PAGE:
So given that in the Samsung 850 EVO Pro is somewhere between an 18% – 23% price premium over the 850 EVO of a similar size, is there a reason to buy this drive? Well, if you need an SSD with a much longer warranty, lower power consumption and increased durability, then there is a reason to get the 850 EVO Pro. Those are the things that will appeal to people who beat up their hardware or want to get every bit of battery life out their laptop that they can. Or they simply want peace of mind which is a valuable thing to have. If however you are looking for a massive speed boost, look at the much cheaper 850 EVO as it is almost as fast as the 850 EVO Pro, has a still serviceable 5 year warranty, and you can pocket the cost difference for a night out with your significant other. In fact, for most people out there, I would recommend the latter path.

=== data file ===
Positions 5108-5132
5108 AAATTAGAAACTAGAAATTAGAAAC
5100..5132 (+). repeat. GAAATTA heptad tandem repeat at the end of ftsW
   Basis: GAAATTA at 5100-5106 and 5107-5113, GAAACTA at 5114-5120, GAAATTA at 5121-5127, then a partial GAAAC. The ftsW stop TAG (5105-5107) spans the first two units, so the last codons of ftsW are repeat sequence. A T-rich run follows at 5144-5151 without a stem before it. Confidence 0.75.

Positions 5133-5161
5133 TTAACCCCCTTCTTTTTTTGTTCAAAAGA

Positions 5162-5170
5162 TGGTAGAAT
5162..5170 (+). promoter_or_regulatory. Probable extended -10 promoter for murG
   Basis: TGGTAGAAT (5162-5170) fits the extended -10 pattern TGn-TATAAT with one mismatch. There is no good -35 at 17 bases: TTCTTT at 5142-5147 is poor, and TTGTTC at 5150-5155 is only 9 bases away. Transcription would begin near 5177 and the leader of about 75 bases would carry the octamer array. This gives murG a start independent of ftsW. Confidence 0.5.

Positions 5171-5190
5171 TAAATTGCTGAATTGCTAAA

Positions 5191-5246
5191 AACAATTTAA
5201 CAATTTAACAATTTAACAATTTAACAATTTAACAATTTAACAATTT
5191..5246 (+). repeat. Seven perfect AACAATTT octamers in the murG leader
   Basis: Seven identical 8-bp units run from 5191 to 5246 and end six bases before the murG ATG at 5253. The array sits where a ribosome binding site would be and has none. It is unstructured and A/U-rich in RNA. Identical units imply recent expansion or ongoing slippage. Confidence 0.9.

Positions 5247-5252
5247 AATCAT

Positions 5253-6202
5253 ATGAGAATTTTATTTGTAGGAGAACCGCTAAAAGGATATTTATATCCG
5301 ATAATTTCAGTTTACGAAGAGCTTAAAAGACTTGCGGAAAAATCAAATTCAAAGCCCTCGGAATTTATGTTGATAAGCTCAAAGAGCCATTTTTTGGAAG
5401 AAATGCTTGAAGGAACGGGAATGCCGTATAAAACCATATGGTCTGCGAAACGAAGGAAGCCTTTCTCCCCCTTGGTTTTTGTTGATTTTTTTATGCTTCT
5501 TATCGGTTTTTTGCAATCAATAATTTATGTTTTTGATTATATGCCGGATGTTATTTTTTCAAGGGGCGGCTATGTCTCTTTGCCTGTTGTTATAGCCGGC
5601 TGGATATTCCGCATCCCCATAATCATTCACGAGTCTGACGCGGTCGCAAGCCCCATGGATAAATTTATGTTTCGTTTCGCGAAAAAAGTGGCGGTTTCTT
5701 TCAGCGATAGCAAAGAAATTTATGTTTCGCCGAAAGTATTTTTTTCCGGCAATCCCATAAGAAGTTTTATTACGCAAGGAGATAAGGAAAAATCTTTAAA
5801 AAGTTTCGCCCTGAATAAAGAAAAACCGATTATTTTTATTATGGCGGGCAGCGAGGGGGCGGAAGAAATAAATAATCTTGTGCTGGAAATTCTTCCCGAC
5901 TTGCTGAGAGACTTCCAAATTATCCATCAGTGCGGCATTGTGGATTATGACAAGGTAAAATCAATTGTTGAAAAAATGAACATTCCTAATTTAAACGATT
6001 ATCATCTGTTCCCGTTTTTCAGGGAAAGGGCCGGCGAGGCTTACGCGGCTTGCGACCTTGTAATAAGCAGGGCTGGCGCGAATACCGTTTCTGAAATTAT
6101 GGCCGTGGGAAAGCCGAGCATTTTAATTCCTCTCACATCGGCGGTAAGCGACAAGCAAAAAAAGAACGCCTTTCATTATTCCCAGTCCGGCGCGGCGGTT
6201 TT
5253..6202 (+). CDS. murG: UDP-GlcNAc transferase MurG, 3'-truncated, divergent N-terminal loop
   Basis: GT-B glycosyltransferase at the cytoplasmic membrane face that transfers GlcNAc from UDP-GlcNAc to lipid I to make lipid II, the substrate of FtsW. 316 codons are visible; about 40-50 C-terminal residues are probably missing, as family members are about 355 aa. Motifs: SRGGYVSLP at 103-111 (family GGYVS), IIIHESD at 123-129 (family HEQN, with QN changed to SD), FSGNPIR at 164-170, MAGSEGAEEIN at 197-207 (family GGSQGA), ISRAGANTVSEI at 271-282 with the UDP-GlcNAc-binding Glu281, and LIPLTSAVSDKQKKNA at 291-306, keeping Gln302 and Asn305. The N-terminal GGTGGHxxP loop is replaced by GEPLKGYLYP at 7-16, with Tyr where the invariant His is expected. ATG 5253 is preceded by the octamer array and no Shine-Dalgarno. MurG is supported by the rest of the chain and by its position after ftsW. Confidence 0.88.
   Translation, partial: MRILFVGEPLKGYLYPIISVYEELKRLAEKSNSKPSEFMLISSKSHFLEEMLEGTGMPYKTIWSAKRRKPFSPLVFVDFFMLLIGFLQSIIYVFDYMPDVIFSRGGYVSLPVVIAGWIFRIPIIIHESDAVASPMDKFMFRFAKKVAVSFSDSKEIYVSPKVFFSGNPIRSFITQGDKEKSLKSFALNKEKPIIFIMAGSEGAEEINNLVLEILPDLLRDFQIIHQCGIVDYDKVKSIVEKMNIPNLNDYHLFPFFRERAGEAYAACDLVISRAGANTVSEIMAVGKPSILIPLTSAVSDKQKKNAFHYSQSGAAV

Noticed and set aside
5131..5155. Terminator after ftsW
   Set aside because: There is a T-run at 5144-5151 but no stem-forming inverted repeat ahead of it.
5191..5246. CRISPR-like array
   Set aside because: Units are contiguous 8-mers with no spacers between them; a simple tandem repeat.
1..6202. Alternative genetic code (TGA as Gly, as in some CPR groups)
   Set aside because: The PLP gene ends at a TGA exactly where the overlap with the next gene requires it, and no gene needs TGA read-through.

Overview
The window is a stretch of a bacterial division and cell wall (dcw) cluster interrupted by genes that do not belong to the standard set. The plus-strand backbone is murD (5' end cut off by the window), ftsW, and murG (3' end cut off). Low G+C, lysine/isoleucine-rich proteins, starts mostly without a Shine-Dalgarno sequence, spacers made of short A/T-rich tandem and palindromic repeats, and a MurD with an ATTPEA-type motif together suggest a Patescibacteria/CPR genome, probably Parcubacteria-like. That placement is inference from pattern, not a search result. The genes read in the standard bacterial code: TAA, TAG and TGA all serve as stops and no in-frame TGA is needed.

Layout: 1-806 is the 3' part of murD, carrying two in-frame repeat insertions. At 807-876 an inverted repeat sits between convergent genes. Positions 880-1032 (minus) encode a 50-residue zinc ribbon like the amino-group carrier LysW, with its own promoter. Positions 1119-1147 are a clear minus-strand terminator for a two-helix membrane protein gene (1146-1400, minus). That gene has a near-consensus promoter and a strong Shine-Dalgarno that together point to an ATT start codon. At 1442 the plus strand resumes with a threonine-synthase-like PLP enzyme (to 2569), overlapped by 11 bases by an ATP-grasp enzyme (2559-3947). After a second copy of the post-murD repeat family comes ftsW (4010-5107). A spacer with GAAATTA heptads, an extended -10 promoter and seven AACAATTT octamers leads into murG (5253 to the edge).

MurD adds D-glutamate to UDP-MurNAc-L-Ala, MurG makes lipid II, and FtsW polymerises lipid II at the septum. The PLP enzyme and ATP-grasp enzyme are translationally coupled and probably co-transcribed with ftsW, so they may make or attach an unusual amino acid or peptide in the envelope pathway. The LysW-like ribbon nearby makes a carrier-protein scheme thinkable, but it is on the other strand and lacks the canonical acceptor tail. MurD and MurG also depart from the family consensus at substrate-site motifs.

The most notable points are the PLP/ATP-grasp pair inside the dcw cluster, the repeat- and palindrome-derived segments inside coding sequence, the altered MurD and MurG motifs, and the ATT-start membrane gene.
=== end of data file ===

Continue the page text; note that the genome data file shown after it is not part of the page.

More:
Why A Swelling MacBook Pro Battery Is No Laughing Matter

Posted in Commentary with tags , on November 1, 2017 by itnerd

Last night I was fixing a problem with my wife’s MacBook Pro when I came across a really serious issue. But let me start with the issue that led me to this serious problem. My wife updated to macOS High Sierra, but something went sideways with the conversion from HFS+ to APFS. Thus the fastest way to remedy that was to take an SSD (in this case a Samsung 850 EVO Pro that I had lying around) and clone the data from the SSD that I installed in her MacBook Pro a while ago and swap the drives. That went off without a hitch. But when I cracked open the case to swap the drives, the case literally sprung open. It shouldn’t do that. Ever. Thus I knew that I had an issue. When I examined the computer, I found that the battery had swelled beyond its normal size. I snapped a photo of the bad battery and the replacement that I sourced: